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The Perils of Public Art
Ann Messner Interviewed by Gregory Williams
Ann Messner's Amniotic Sea was installed temporarily at Foley Square in lower Manhattan from January 15 to May 1, 1998. The following is a discussion with the artist concerning the process involved in creating a piece of public art. Gregory Williams was formerly associate director of Apex Art Curatorial Program in New York.
Where did Amniotic Sea originate and how did it end up in downtown Manhattan?
I had been asked to participate in the Public Art Biennial at the Neuberger Museum of Art [at Purchase College, SUNY]. I proceeded to work on the piece and in so doing reconsidered my ongoing interest in the distinction between public and private with the intention of re-siting the work after the biennial. I understood it as a portable piece that would engage differently in a place that had a more public identity.
Had you picked Foley Square as the second location before you made it?
I made the piece considering it as an opportunity to do another outdoor work that would be defined as public, meaning that it would contain ideas of "publicness." I just started re-thinking, re-evaluating how I felt about the notion of a work in public. I had always defined the parameters of such an experience by choosing sites that were heavily populated, congested, and very urban. I suppose I was attracted to the extremeness of these places. Places you wouldn't expect to see a work of art, places where there is no extra space for what would be the usual consideration of art as a leisure experience. The work would be somehow forced to integrate into the situation along with everything else.
Foley Square is so intimately attached to major public buildings, major government buildings. There is a long history of sculptures being put into open public spaces, so that the sculpture forms a very clear relationship with the building. It seems that yours was set at a certain remove, as opposed to, say, putting it right in front of a building in a plaza. I'm thinking of sculptures that were produced in the 60s and 70s. Are you trying to remove your work from that kind of context? [End Page 36]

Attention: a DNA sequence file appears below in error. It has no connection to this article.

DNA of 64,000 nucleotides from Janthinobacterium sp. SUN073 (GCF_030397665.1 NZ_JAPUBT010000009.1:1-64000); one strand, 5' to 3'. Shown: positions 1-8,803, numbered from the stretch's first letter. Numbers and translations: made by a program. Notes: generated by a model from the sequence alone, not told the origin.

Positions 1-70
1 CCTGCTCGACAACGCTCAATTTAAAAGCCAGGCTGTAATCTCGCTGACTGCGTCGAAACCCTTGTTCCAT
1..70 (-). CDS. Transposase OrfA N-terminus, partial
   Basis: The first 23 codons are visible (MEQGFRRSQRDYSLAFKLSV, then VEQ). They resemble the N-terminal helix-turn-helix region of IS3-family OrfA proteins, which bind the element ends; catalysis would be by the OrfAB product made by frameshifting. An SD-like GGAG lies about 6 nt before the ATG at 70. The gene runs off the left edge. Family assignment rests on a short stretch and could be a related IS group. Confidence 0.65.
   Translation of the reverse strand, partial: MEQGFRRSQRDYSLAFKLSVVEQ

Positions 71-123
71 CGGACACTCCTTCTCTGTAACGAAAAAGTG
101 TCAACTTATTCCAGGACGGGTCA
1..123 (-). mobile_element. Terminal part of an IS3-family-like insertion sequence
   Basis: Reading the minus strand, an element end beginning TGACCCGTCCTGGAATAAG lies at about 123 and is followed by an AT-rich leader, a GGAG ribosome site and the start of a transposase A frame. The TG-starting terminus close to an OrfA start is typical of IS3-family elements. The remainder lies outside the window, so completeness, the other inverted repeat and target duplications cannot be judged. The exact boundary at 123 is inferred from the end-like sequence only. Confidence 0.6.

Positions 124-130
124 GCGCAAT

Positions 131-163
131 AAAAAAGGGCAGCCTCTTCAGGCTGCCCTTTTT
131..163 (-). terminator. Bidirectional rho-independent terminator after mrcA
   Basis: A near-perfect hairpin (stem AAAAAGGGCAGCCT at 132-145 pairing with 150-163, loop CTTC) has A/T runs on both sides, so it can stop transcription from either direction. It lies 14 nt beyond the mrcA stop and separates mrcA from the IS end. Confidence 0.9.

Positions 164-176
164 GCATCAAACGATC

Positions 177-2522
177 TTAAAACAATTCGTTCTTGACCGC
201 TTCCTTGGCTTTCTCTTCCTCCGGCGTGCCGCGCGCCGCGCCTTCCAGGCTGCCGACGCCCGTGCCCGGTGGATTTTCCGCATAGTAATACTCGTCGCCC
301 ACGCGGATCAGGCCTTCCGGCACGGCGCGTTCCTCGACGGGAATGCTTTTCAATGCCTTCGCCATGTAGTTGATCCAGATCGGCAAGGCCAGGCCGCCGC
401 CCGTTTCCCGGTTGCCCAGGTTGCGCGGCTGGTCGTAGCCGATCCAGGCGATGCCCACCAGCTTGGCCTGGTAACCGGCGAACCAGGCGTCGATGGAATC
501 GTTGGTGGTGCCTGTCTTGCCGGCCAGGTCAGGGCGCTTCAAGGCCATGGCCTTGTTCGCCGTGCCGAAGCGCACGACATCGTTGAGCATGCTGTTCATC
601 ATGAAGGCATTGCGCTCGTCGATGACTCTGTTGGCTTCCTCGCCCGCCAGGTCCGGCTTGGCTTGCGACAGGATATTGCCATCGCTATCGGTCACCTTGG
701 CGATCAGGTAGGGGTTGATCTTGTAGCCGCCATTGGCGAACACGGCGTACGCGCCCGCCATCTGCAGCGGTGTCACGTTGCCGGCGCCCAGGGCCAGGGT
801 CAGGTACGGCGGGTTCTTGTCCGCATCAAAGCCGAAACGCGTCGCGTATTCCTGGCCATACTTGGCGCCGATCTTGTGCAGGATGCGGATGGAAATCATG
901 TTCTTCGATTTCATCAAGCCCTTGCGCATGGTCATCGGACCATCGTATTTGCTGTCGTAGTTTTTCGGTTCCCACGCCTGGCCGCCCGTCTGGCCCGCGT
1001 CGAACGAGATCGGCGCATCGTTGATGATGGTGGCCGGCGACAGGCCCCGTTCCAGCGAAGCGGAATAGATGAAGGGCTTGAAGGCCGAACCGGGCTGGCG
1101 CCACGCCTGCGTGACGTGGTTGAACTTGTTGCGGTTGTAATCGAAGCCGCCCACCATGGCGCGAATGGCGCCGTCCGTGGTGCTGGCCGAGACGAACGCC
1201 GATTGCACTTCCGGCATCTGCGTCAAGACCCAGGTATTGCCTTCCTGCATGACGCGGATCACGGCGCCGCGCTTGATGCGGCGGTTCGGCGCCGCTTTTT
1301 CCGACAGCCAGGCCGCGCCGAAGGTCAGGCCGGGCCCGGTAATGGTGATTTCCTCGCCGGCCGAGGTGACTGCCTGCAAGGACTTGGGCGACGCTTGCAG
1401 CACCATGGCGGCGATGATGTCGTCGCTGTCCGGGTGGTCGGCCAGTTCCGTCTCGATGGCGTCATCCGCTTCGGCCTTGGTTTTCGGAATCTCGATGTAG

That has not interested me. My history of public work has been in direct relationship to the pedestrian, to urban energy on the street level. I have seen my work more in relationship to the people who use the city as opposed to the architecture. Historically, sculpture has been directed towards architecture, often literally so, and subsequently scaled so. But my interest has always been more on the level of the viewer. It's really about the people, not so much about the architecture, but then of course in New York everything is in relationship to the architecture. I had initially proposed to site it on the traffic triangle that was directly in front of the Supreme Court Building. I thought of it as a place set apart for the sculpture. Traffic triangles control traffic, they keep the cars where they're supposed to be, but in the meantime there's this dead area defined by its function and yet it is awkward and unused, a filler. A space that people only visit in passing. You're never going to the triangle because that's the destination. You're going to the triangle because you're going to cross over to the other side.
That has always been of particular interest to me conceptually, poetically: space defined as transitory, temporary and set apart. I think that there's a certain sense of humor in which I proceed with my work. I have a conceptual basis. I have it all worked out rationally but then I have to go look for the situation to concretize or complete the model. I had the sculpture, I knew what it was...